Sunday, July 6, 2008

Tex-Carib Lives!

I've really been thinking a lot about the culinary mindset I'm bringing back from Haiti. The ideas I'm getting, and already playing with, aren't going to get me a Nobel prize or anything, but they're fun, gosh darn it. It's kinda like the things I already like to cook and eat, but a little different. Different peppers, spices (or spice combinations), and ingredients (plantains, mangoes). But much of the technique involves things that land squarely in my arena, such as grillin', chillin', and fryin'.

Okay, so chillin' is not a technique, but it is a necessary mindset to Tex-Carib cookin'. So is ending an inordinate amount of words with apostrophes. Yo.

First up- the Haitians were selling corn, that they apparently grow in their yards or any other square foot of soil they can find, hot off the grill. A grill in Haiti, mind you, is really a grate laid across some bricks with some burning wood or charcoal underneath. Like camping, but on a sidewalk. In a city.

So how do you make sidewalk grilled corn Tex-Carib grilled corn? You experiment to make it better than the original.

Corn Three Ways- The Experiment

The corn I saw being grilled was all shucked and getting caramelized over the fire. I've always grilled my corn in the husks so they steam some too, but it's always taken a while to cook that way. So what we did was take three ears, and prepare them three different ways. One all the way shucked, one partially, and one just a wee bit. All of the shucks were rolled back and the silks removed before cooking.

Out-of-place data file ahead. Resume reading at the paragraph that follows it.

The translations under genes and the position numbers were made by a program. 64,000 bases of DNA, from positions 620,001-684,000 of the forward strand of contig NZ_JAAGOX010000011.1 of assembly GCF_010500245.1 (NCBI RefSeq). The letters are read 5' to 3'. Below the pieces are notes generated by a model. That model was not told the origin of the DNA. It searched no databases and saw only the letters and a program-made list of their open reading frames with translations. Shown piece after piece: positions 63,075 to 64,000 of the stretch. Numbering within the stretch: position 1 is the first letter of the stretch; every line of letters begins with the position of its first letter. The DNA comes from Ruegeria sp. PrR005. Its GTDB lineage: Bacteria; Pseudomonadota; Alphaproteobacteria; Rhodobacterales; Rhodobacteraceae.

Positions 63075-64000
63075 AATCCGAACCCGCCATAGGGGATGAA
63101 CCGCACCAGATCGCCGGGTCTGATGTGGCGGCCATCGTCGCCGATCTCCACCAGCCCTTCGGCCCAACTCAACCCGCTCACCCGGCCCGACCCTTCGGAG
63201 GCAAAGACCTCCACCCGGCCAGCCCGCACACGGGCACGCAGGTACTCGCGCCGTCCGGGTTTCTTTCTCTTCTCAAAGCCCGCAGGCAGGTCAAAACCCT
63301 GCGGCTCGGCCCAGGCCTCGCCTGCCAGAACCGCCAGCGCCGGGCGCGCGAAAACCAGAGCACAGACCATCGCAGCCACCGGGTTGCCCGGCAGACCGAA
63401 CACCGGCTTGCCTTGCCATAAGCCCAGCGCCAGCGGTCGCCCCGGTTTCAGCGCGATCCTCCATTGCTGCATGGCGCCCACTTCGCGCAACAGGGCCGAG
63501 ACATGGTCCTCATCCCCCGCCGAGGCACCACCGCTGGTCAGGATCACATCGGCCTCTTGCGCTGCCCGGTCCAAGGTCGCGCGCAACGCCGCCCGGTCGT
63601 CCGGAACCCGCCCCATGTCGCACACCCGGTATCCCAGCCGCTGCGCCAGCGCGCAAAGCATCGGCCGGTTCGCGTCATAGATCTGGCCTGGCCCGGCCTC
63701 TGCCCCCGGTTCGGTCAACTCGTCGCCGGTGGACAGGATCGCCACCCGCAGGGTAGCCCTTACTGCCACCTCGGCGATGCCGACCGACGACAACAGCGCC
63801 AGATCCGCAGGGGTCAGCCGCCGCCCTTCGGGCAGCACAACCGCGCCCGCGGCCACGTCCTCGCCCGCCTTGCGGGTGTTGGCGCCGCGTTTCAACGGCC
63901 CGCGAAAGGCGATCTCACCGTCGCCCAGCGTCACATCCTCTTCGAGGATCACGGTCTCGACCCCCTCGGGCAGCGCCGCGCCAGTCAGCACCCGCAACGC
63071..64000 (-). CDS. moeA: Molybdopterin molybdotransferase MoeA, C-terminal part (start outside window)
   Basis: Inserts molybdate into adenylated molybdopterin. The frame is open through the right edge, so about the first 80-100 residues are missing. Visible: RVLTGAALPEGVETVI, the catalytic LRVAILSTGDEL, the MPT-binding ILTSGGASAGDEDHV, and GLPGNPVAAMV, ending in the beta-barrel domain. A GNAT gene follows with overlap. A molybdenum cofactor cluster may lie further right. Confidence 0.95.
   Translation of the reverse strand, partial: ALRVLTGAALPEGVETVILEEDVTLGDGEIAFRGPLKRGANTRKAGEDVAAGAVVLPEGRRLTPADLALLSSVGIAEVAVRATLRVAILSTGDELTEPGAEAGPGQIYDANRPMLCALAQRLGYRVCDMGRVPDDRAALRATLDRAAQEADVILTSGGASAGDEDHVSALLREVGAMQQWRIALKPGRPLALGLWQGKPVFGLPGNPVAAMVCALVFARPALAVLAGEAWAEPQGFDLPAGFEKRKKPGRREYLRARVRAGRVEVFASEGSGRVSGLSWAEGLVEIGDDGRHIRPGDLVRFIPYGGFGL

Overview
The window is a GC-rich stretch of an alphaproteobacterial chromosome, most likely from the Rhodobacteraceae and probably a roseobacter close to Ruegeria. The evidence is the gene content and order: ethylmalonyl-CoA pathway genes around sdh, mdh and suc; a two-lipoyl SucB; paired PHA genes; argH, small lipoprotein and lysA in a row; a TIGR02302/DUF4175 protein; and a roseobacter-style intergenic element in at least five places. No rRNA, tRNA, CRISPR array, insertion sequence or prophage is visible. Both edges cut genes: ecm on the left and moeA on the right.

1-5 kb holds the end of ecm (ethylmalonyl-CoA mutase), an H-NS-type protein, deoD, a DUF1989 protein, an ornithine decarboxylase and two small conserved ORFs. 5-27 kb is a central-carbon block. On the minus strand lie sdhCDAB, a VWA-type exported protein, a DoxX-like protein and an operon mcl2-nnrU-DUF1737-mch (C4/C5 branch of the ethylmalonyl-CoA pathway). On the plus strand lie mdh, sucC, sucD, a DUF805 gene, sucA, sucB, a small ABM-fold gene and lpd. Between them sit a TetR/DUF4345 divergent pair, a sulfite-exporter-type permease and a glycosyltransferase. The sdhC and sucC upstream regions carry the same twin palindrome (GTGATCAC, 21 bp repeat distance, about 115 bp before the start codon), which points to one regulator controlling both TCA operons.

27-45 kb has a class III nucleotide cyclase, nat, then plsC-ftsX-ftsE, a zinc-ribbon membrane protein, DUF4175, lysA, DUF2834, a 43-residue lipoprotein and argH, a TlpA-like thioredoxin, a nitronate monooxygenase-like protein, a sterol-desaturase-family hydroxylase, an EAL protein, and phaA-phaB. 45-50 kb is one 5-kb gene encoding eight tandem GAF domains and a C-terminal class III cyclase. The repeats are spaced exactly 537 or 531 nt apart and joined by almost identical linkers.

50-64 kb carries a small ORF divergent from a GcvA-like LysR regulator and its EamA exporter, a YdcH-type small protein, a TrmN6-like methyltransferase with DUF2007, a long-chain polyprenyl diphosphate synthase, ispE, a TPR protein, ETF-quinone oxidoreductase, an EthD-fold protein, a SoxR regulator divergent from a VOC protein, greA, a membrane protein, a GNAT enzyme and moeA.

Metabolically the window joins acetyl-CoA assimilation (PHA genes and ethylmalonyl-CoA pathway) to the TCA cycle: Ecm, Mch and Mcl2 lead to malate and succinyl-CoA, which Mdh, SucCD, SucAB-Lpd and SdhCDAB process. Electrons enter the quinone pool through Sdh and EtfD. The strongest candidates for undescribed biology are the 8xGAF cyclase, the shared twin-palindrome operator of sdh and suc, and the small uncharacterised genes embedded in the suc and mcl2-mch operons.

The Results:
Nice picture, ain't it? You should click on it to see it full sized.

Here's the breakdown: the un-shucked ear tasted great, until we tasted the next one, and then the next one after that. The steaming action of the shuck made the corn taste "cornier," which we liked better. The solution? Grill it all with the shuck on, then remove the shuck and throw it back on the heat for a minute to get the sweet caramelized nuggets of brown.

I'm not saving the world here- I just want the grills of said world to yield tastier food. You know, in case I come over to eat. Come back soon for some Tex-Carib classics such as mango-habanero hot sauce and Cap'n Shrimpy's butterflied grilled shrimp, which make this corn look like a side dish.

1 comment:

Christi L. said...

Man, I love grilled corn! I don't take the silk off of mine, just soak them for a few minutes then throw them on the grill. GOnna have to try shuck and then putting back on for the caramelization!